12.14.2016

NETGEAR Publishes Security Advisory For Certain Routers

CERT warns against using certain Netgear routers until a fix is issued



Netgear just published a security advisory, stating that a few of its popular routers are affected by a serious security vulnerability. This particular vulnerability could allow remote hackers to take control of the routers.

A Twitter user going by “Acew0rm” discovered the issue and informed Netgear by email in August. Up until this point, the vulnerability seemed to be ignored by Netgear, and there has been little fanfare about the problem until now.

Netgear’s advisory states, "Netgear has recently become aware of the security issue #582384 that allows unauthenticated web pages to pass form input directly to the command-line interface. A remote attacker can potentially inject arbitrary commands which are then executed by the system,".

“So far, it’s been confirmed that the issue affects at least eight router models.”

So far, it’s been confirmed that the issue affects at least eight router models; the R6250, R6400, R6700, R7000, R7100LG, R7300, R7900 and the R8000. Three of those happen to be in Amazon’s top five selling routers.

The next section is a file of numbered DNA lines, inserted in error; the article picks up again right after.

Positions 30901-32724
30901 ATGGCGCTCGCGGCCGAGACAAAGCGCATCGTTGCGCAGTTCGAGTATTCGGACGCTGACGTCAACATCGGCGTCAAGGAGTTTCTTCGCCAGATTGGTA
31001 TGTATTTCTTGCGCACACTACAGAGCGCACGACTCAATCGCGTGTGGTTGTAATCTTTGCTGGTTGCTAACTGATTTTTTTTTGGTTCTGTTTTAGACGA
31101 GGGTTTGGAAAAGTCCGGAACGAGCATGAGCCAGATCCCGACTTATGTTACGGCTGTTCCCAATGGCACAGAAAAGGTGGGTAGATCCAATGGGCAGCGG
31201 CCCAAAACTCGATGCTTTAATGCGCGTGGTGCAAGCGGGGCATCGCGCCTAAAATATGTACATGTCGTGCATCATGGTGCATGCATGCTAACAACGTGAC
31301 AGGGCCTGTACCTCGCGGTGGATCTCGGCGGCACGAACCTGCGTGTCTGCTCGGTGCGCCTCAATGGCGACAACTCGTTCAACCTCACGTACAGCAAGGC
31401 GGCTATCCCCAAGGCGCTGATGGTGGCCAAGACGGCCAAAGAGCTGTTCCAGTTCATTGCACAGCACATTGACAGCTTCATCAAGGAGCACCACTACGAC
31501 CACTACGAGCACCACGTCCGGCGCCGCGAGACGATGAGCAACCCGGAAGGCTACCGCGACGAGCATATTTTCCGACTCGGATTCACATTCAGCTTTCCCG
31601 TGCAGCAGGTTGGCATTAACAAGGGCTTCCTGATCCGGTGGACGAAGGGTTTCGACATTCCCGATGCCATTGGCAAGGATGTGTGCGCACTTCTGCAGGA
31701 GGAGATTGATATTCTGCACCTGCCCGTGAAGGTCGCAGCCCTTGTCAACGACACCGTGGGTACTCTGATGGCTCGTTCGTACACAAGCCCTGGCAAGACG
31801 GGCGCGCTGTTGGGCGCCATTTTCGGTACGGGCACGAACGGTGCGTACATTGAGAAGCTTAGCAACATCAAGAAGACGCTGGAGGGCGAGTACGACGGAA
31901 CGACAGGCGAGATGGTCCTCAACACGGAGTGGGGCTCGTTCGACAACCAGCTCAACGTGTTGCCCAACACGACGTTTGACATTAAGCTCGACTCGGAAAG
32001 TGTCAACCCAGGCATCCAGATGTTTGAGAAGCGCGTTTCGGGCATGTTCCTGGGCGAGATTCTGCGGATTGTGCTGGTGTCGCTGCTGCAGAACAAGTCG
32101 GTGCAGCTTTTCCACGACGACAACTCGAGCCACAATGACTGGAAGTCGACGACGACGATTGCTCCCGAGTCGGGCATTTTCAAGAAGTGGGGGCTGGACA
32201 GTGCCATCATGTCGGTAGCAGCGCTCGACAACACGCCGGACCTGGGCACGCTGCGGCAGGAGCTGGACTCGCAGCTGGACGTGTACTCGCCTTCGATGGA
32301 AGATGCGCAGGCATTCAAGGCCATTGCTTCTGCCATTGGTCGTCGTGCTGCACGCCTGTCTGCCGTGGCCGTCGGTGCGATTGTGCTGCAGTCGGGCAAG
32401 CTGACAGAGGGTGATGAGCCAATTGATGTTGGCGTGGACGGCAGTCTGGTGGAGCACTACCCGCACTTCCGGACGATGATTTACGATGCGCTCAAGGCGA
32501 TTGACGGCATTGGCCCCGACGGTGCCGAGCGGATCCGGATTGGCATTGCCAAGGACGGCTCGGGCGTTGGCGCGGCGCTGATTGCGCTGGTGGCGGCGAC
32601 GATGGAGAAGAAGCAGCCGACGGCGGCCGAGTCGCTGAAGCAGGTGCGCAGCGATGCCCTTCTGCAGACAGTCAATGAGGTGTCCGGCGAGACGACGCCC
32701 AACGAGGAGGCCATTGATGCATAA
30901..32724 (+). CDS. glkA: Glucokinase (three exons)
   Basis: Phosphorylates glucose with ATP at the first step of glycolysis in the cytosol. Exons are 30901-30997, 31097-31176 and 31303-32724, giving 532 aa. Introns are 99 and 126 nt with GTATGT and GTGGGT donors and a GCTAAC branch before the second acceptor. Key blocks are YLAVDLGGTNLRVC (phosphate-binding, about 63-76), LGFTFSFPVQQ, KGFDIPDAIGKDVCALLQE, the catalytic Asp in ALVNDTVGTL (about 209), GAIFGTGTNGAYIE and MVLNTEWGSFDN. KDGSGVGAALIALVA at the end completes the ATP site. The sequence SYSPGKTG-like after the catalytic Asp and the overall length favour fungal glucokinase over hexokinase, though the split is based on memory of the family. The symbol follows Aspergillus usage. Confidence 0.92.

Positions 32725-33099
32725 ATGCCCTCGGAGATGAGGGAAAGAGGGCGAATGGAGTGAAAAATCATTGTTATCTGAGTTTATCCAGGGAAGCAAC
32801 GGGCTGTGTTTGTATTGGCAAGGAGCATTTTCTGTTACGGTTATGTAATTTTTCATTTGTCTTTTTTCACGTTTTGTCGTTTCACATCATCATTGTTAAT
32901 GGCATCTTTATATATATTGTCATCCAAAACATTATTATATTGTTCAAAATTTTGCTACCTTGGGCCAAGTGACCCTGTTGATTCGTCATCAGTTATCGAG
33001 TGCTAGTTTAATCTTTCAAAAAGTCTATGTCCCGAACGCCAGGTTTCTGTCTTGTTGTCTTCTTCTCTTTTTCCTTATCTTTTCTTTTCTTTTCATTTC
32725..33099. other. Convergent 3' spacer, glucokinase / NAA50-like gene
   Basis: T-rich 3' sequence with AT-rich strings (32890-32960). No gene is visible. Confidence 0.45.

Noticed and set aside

The situation is complicated. A few beta fixes have been released for some models, but aren’t fully tested. Even worse is that Netgear customers have to install the firmware themselves, since Netgear has no way to push firmware updates. With the growing internet of things and the already massive router botnets, the internet will be feeling this one.

"A hacker able to convince someone to visit a website with the malicious code could exploit the flaw and execute any command with root privileges."

Carnegie Mellon University's Computer Emergency Response Team (CERT) has said that exploit code has been seen on the web. A hacker able to convince someone to visit a website with the malicious code could exploit the flaw and execute any command with root privileges.

So far nobody has a practical solution to this vulnerability. Exploiting the flaw is very easy, and CERT suggests that anyone who can should stop using an affected router until a fix is available. Netgear will update its advisory once it has more information.